charged proteins that serve as histone chaperones,some remodeling complexes are able to remove either all or part of the nucleosome core from a nucleosome-catalyzing either an exchange of its HZA-H2B histones, or the complete removal of the octameric core from the DNA (Figure 4-90). Cellscontain dozensof differentATP-dependentchromatin remodeling complexes that are specializedfor different roles. Most are large protein complexes that can contain 10 or more subunits. The activity of these complexesis carefully controlled by the cell.As genesare turned on and off, chromatin remodeling complexes are brought to specific regions of DNA where they act locally to influence chromatin structure (discussedin Chapter 7; seealso Figure 4-46, below). As pointed out previously,for most of the DNA sequencesfound in chromosomes,experimentsshow that a nucleosomecan occupy any one of a number of positions relative to the DNA sequence.The most important influence on nucleosomepositioning appearsto be the presenceof other tightly bound proteins on the DNA. Some bound proteins favor the formation of a nucleosome adjacent to them. others create obstacles that force the nucleosomes ro move to positions between them. The exact positions of nucleosomes along a stretch of DNA therefore depends mainly on the presence and nature of other proteins bound to the DNA. Due to the presenceof ATP-dependentremodeling complexes, the arrangement of nucleosomes on DNA can be highly dynamic, changing rapidly accordingto the needs of the cell.

Nucleosomes Are UsuallyPacked Togetherinto a Compact Ch r o m a t i F n i b er Although enormously long strings of nucleosomes form on the chromosomal DNA, chromatin in a living cell probably rarely adopts the extended "beads on a string" form. Instead, the nucleosomes are packed on top of one anothe; generating regular arrays in which the DNA is even more highly condensed. Thus, when nuclei are very gently lysed onto an electron microscope grid, most of the chromatin is seen to be in the form of a fiber with a diameter of about 30 nm, which is considerably wider than chromatin in the "beads on a string" form (see Figure 4-22).



F i g u r e 4 - 3 1A z i g z a g m o d ef lo r t h e 3 0 - n m c h r o m a t i n f i b e r . (TAh) e c o n f o r m a t i o n o f t w o o f t h e f o u r (B)Schematic of nucleosomes in a tetranucleosome, from a structuredeterminedby x-raycrystallography. is not visible,beingstackedon the bottom nucleosome the entiretetranucleosome; the fourth nucleosome of a possiblezigzagstructurethat couldaccount illustration and behindit in this diagram.(C)Diagrammatic 2005'With for the 30-nm chromatinfiber.(Adaptedfrom C.L.Woodcock,Ndf.Sttuct.Mol.Biol.12:639-640, permission Ltd.) from MacmillanPublishers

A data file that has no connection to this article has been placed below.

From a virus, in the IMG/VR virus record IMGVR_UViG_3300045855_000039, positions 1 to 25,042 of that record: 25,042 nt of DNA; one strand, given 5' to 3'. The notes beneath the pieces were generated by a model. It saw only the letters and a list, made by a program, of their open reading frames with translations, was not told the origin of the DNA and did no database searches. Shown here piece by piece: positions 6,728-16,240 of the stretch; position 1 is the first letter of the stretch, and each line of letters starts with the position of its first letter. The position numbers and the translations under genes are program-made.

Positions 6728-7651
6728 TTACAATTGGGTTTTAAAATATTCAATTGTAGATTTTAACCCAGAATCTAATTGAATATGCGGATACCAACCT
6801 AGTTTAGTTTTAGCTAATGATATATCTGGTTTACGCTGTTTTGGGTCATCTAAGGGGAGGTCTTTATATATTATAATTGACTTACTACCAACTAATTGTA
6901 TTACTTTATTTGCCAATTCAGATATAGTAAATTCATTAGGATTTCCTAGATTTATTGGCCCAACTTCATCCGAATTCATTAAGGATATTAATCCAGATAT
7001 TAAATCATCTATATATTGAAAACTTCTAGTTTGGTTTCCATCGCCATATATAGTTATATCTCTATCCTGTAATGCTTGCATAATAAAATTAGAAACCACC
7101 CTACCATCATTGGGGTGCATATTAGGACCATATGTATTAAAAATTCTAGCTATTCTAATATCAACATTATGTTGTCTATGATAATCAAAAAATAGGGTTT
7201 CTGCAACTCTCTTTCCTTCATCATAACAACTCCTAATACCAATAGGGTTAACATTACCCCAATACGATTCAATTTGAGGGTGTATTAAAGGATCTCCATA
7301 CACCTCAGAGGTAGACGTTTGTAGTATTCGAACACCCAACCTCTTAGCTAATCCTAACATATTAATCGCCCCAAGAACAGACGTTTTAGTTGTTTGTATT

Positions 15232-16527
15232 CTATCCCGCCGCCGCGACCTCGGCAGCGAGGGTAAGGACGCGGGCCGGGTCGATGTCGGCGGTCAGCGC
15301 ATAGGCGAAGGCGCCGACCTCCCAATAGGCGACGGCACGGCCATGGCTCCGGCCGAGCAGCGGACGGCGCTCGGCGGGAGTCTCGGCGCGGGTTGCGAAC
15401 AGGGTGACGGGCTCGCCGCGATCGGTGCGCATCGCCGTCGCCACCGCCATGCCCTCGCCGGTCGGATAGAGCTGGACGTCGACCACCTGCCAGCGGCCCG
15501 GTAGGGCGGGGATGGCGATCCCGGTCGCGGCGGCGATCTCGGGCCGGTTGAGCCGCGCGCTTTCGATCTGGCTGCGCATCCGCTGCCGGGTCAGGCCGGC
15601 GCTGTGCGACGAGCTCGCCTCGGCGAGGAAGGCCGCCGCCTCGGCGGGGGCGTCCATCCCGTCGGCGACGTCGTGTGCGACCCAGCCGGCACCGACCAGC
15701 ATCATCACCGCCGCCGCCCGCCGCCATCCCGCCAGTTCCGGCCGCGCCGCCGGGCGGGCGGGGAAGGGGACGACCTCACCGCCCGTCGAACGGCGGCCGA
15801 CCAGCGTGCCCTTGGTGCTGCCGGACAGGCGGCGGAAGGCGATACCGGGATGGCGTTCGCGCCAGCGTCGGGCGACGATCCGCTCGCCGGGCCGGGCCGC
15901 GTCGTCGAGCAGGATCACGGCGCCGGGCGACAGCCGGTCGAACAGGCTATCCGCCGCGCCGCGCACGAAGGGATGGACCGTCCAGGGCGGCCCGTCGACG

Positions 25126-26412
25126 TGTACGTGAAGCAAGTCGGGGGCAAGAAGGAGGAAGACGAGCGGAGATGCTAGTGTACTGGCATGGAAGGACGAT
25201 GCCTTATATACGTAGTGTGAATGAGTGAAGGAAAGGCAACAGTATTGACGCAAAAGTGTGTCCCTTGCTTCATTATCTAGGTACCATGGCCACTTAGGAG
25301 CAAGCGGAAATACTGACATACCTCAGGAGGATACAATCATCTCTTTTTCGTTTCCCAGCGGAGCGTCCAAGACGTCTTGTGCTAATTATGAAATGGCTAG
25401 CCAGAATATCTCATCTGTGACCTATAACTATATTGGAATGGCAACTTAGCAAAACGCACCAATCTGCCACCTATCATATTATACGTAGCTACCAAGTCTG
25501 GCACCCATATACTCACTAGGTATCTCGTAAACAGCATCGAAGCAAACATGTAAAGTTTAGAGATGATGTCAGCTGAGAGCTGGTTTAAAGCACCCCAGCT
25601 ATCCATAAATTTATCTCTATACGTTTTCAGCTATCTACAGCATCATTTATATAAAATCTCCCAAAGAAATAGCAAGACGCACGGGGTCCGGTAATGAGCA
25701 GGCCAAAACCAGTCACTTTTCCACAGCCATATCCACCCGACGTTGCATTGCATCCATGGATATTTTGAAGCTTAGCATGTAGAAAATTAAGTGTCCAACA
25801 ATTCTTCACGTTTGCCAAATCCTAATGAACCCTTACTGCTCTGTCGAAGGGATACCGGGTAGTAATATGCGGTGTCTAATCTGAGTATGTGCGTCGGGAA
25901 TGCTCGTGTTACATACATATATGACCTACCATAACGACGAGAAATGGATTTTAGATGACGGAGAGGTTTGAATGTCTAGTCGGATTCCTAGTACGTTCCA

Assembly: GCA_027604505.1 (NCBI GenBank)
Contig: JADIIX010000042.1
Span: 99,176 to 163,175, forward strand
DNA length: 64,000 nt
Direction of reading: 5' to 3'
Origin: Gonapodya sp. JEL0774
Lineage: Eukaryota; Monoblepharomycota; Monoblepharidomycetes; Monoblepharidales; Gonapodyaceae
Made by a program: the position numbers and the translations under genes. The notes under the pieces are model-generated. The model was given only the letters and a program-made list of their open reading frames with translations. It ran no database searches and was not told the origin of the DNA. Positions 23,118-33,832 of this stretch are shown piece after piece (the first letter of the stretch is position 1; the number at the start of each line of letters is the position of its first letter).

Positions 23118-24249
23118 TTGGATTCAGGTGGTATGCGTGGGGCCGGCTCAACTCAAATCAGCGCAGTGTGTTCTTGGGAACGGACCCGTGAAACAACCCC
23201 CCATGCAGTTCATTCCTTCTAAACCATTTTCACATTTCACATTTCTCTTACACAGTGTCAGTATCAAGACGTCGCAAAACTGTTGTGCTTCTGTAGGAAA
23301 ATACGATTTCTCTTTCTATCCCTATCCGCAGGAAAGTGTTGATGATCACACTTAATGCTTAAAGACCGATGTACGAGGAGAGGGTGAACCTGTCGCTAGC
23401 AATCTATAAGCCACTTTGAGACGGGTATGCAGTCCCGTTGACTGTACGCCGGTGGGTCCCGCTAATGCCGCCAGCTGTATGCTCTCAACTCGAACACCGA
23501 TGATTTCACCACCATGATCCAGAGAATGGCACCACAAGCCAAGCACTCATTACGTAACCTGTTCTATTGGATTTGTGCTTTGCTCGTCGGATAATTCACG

How are nucleosomes packed in the 30-nm chromatin fiber? This question has not yet been answered definitively, but important information concerning the structure has been obtained. In particular, high-resolution structural analyses have been performed on homogeneous short strings of nucleosomes, prepared from purified histones and purified DNA molecules. The structure of a tetranucleosome, obtained by X-ray crystallography,has been used to support a zigzag model for the stacking of nucleosomes in the 30-nm fiber (Figure 4-3f ). But cryoelectron microscopy of longer strings of nucleosomes supports a very different solenoidal structure with intercalated nucleosomes (Figure 4-32). \Arhatcauses the nucleosomes to stack so tightly on each other in a 30-nm fiber? The nucleosome to nucleosome linkages formed by histone tails, most notably the H4 tail (Figure 4-33) constitute one important factor. Another



1 0n m

Figure4-32 An interdigitatedsolenoidmodelfor the 30-nmchromatinfiber.(A)Drawingsin whichstringsof color(B)Schematic diagramof finalstructurein (A). codednucleosomes areusedto illustratehow the solenoidis generated. arrays imagesof nucleosome (C)Structuralmodel.The modelis derivedfrom high-resolution microscopy cryoelectron octamersand Bothnucleosome of specificlengthand sequence. reconstituted from purifiedhistonesand DNAmolecules a linkerhistone(discussed below)wereusedto produceregularlyrepeatingarrayscontainingup to 72 nucleosomes' 1, 2006.With (Adaptedfrom P.Robinson,L. Fairall, V. Huynhand D. Rhodes,Proc.NatlAcad.Sci.U.S.A.103:6506-651 permission from NationalAcademyof Sciences.)


Chapter4: DNA, Chromosomes,and Genomes

H 4t a i l H 2 At a i l

H 2 Bt a i l . . H 3t a i l

H4 tail

H3 tail

important factor is an additional histone that is often present in a l-to-1 ratio with nucleosome cores, knor,r,nas histone Hl. This so-called linker histone is larger than the individual core histones and it has been considerably less well conserved during evolution. A single histone Hl molecule binds to each nucleosome, contacting both DNA and protein, and changing the path of the DNA as it exits from the nucleosome. Although it is not understood in detail how Hl pulls nucleosomes together into the 30-nm fiber, a change in the exit path in DNA seems crucial for compacting nucleosomal DNA so that it interlocks to form the 30-nm fiber (Figure 4-34). Most eucaryotic organisms make several histone Hl proteins of related but quite distinct amino acid sequences. It is possible that the 30-nm structure found in chromosomes is a fluid mosaic of several different variations. For example, a linker histone in the Hl family was present in the nucleosomal arrays studied in Figure 4-32 but was missing from the tetranucleosome in Figure 4-31. Moreover, we saw earlier that the linker DNA that connects adjacent nucleosomes can vary in length; these differences in linker length probably introduce local perturbations into the structure. And the presenceof many other DNA-binding proteins, as well as proteins that bind directly to histones, will certainly add important additional features to any array of nucleosomes.